Postgraduate study: Helping me enjoy my diverse role and career

Johanna Forsyth

I work for Avacta Animal Heath, a veterinary diagnostic company that specialises in allergy testing. We provide veterinary laboratory services and diagnostic testing to vets, laboratories and commercial and research organisations worldwide.

There is a strong company ethos to provide peer-reviewed publications, in collaboration with eminent dermatologists, to support the testing services offered and advance knowledge in the field of companion animal and equine allergy.

What does your job involve?

My role is really diverse which I love. I get involved with everything from assisting in resolving technical veterinary queries, representing the company at conferences and providing technical veterinary training and support to our sales, marketing and technical support teams, to contributing to assessing the viability of future developments within the company.

Although I am home-based, I routinely travel to head office a couple of times a month and also go wherever I am needed in the UK and occasionally abroad.

What do you like about your job?

We’re a small enough company to genuinely care, both about each  other and our customers, which matters hugely to me. I like that it’s the norm to follow things through and offer additional support as standard.

Working directly with our research and development team is exciting and provides a totally different perspective from my previous roles. It provides an opportunity to learn from our great in-house immunologists and data scientists as well as consultant dermatologists.


"We provide veterinary laboratory services and diagnostic testing to vets, laboratories and commercial and research organisations worldwide"


The company has hugely supported me personally, both through the recent British Small Animal Veterinary Association (BSAVA) masters in clinical veterinary research (MRes) and now a postgraduate certificate in dermatology. It makes such a difference when you feel genuinely valued in the workplace.

What do you not like?

The diversity of my role is a doubleedged sword!

There is certainly no danger of getting bored, but sometimes juggling all the different areas I am involved with is tricky.

Good time management and communication is critical (when it goes wrong it can be stressful). I’m also a bit of a perfectionist, which is helpful to some aspects of my job, but sometimes just adds to the pressure. There is invariably a lot of travel involved too.

I definitely work at least as many hours as I did in practice, but they are predictable and there is flexibility around my home life. As with everything, it’s a trade-off.

Why is your job important?

We help veterinary teams in practice deal with complicated cases and queries. This really matters as I know how time-short practitioners can be. If our efforts make life a little easier for them, that’s a great achievement.

We also work hard to help practices raise awareness of allergies in a responsible and credible way, which ultimately leads to better management of these cases. Finally, the research side is important for progressing knowledge in this area of veterinary science.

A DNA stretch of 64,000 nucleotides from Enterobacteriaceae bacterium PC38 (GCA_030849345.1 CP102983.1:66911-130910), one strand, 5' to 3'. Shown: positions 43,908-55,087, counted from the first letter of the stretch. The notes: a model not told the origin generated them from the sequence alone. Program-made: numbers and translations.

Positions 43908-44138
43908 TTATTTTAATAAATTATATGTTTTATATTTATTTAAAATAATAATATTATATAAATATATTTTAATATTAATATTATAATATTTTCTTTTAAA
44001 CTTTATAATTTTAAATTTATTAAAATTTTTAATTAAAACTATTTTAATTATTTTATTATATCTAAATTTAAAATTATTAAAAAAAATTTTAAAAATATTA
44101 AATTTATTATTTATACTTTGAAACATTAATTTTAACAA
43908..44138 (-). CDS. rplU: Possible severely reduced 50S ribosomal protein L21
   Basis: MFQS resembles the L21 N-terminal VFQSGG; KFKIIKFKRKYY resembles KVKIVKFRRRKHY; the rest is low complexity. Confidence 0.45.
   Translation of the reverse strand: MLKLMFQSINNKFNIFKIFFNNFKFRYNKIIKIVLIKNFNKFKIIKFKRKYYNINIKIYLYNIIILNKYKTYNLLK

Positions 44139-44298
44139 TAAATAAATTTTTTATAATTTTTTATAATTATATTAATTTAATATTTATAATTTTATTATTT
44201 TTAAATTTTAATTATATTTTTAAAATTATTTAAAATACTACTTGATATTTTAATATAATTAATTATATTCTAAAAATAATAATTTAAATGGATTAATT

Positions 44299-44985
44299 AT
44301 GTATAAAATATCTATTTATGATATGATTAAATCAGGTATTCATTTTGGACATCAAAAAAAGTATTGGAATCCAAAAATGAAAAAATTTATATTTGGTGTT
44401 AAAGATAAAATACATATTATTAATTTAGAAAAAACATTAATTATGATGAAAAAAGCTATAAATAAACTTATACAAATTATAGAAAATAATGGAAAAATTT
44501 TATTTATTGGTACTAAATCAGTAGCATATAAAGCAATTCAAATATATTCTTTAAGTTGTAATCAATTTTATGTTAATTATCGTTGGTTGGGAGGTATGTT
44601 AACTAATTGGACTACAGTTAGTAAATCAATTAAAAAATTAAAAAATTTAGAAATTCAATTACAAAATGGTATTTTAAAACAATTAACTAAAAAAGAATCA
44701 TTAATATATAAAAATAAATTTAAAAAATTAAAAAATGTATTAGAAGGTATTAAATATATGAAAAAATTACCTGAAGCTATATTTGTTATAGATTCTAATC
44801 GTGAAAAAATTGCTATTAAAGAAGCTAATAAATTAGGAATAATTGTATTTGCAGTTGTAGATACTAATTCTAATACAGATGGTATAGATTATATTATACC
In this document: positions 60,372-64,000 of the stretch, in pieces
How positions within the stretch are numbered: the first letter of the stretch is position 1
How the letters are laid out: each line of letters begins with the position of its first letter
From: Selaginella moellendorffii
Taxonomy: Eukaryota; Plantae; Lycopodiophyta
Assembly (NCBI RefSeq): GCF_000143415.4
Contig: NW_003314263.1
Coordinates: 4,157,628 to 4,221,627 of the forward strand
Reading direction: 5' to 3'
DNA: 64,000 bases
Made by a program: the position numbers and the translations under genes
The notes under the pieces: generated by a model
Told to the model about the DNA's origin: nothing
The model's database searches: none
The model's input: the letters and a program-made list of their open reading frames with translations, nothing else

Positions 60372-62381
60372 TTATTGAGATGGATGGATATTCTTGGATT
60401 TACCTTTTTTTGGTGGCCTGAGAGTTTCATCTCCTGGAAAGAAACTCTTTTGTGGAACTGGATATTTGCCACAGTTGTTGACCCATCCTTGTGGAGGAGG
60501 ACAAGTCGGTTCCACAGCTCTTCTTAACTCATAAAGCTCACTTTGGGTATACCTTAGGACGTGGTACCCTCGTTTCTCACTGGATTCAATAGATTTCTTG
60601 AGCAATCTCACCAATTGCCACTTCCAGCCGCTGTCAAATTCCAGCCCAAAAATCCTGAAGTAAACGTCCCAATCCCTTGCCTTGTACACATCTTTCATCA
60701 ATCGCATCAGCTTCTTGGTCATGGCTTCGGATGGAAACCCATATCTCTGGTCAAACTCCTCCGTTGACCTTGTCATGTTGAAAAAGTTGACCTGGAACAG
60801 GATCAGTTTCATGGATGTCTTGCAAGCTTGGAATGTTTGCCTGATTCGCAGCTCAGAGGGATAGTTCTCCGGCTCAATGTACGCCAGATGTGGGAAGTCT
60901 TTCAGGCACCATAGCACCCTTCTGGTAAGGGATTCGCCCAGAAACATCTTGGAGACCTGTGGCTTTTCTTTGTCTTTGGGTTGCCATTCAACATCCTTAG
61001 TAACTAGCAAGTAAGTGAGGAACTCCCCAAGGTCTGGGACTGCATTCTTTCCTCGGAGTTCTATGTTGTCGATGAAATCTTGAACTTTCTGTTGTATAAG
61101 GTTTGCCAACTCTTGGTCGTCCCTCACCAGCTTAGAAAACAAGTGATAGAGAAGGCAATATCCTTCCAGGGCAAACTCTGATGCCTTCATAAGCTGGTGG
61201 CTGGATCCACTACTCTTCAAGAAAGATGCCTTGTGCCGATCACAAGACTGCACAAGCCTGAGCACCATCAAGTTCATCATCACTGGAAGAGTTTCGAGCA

What made you embark on this masters degree?

Before enrolling, I had recently finished a certificate in equine science and had really enjoyed learning in a more structured way again – in particular the research element, which in many ways took me by surprise.

The BSAVA MRes provided the next step to consolidate this and I liked the idea of designing and writing up my own study. It fitted well with what was then a new role for me (I had started with Avacta six months earlier) but the MRes is equally, or possibly even better, suited to those in practice. To be honest, I think postgraduate study can be a bit addictive.

How did you fit your studies alongside your day job?

It was difficult and there were certainly some sacrifices, especially when it got the write-up stage. I did enjoy doing it though, which definitely helped, but it was only really possible due to a lot of support (and tolerance) from my lovely work colleagues and my long-suffering husband, who perfected the art of leaving tea on my desk without disturbing my train of thought.


"The BSAVA MRes provided the next step to consolidate this and I liked the idea of designing and writing up my own study"


I learned to use the evenings I was staying away with work to study so it impinged less on time at home.

What’s the best piece of advice you were ever given?

I watched a great TED talk called ‘The happy secret to better work’ by psychologist Shawn Achor, in which he looked at the evidence behind creating lasting positive change.

He advises training your brain to become more positive by doing five things daily – writing three new things you are grateful for, writing down one positive experience, taking exercise, practising meditation and doing random acts of kindness. His advice has definitely helped me both within work and outside it.

What was your proudest moment?

When my two kids (aged six and nine at the time) made it to the top of their first mountain last summer with minimal bribery (the promise of melted marshmallows in a sheltered spot at the top).

...and your most embarrassing?

As a member of Young Farmers, I was one of the fundraising group to make headlines when we crashed a bed (on wheels) into a wall after not making a downhill turn on a Shropshire country road. We were pushing it back from a county dinner dance to raise money for charity. I still have a dent in my leg to prove it!

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